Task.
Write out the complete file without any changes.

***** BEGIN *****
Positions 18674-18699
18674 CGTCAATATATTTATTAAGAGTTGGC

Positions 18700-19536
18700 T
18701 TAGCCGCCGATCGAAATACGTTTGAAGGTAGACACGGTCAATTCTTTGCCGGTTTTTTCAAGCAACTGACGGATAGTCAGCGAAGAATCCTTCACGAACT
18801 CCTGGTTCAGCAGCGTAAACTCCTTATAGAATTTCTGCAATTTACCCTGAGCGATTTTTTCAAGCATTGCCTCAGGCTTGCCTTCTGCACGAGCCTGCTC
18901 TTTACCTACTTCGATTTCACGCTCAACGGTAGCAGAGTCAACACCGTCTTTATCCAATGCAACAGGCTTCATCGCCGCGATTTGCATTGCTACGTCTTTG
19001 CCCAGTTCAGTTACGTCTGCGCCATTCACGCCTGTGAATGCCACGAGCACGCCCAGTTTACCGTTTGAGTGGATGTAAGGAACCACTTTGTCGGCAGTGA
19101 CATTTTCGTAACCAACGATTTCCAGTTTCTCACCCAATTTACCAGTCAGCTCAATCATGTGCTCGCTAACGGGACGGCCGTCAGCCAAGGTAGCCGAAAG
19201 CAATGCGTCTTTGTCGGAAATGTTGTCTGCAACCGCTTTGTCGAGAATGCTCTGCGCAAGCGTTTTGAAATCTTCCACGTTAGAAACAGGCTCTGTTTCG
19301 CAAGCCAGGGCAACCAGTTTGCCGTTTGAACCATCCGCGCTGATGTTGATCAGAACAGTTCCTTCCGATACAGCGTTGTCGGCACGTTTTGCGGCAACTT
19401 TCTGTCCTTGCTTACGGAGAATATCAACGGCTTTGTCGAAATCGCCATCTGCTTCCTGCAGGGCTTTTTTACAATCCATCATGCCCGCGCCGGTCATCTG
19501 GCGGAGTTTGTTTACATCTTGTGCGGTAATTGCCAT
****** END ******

Positions 18674-18699
18674 CGTCAATATATTTATTAAGAGTTGGC

Positions 18700-19536
18700 T
18701 TAGCCGCCGATCGAAATACGTTTGAAGGTAGACACGGTCAATTCTTTGCCGGTTTTTTCAAGCAACTGACGGATAGTCAGCGAAGAATCCTTCACGAACT
18801 CCTGGTTCAGCAGCGTAAACTCCTTATAGAATTTCTGCAATTTACCCTGAGCGATTTTTTCAAGCATTGCCTCAGGCTTGCCTTCTGCACGAGCCTGCTC
18901 TTTACCTACTTCGATTTCACGCTCAACGGTAGCAGAGTCAACACCGTCTTTATCCAATGCAACAGGCTTCATCGCCGCGATTTGCATTGCTACGTCTTTG
19001 CCCAGTTCAGTTACGTCTGCGCCATTCACGCCTGTGAATGCCACGAGCACGCCCAGTTTACCGTTTGAGTGGATGTAAGGAACCACTTTGTCGGCAGTGA
19101 CATTTTCGTAACCAACGATTTCCAGTTTCTCACCCAATTTACCAGTCAGCTCAATCATGTGCTCGCTAACGGGACGGCCGTCAGCCAAGGTAGCCGAAAG
19201 CAATGCGTCTTTGTCGGAAATGTTGTCTGCAACCGCTTTGTCGAGAATGCTCTGCGCAAGCGTTTTGAAATCTTCCACGTTAGAAACAGGCTCTGTTTCG
19301 CAAGCCAGGGCAACCAGTTTGCCGTTTGAACCATCCGCGCTGATGTTGATCAGAACAGTTCCTTCCGATACAGCGTTGTCGGCACGTTTTGCGGCAACTT
19401 TCTGTCCTTGCTTACGGAGAATATCAACGGCTTTGTCGAAATCGCCATCTGCTTCCTGCAGGGCTTTTTTACAATCCATCATGCCCGCGCCGGTCATCTG
19501 GCGGAGTTTGTTTACATCTTGTGCGGTAATTGCCAT